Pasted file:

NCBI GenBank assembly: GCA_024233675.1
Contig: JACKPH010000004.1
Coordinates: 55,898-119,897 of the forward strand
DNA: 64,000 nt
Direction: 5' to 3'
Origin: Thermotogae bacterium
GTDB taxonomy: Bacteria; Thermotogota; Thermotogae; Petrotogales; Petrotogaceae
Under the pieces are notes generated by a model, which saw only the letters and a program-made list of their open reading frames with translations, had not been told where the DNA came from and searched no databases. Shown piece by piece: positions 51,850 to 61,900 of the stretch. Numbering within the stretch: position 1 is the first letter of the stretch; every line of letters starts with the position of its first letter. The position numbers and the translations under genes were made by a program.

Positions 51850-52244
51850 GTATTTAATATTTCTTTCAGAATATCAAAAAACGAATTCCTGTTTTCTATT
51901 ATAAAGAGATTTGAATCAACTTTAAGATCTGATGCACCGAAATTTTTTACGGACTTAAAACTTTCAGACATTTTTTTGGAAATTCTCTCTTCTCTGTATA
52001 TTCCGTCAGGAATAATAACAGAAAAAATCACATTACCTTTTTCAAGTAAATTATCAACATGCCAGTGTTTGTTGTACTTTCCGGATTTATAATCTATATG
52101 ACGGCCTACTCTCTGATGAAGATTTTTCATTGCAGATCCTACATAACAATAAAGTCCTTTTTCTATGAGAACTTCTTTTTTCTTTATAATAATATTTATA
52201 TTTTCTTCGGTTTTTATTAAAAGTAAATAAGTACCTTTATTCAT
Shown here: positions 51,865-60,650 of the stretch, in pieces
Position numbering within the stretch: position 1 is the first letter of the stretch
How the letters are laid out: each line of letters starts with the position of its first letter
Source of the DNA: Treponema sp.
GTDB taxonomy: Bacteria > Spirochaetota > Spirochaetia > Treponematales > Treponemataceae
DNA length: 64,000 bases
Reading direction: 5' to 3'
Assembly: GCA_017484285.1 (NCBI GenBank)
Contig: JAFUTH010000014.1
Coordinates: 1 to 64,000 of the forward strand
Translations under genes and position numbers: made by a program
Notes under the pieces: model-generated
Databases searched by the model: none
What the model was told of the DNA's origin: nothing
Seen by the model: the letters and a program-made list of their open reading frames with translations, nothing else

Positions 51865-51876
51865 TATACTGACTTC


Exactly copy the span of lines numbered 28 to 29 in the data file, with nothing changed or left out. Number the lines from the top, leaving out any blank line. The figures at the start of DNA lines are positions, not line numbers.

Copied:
What the model was told of the DNA's origin: nothing
Seen by the model: the letters and a program-made list of their open reading frames with translations, nothing else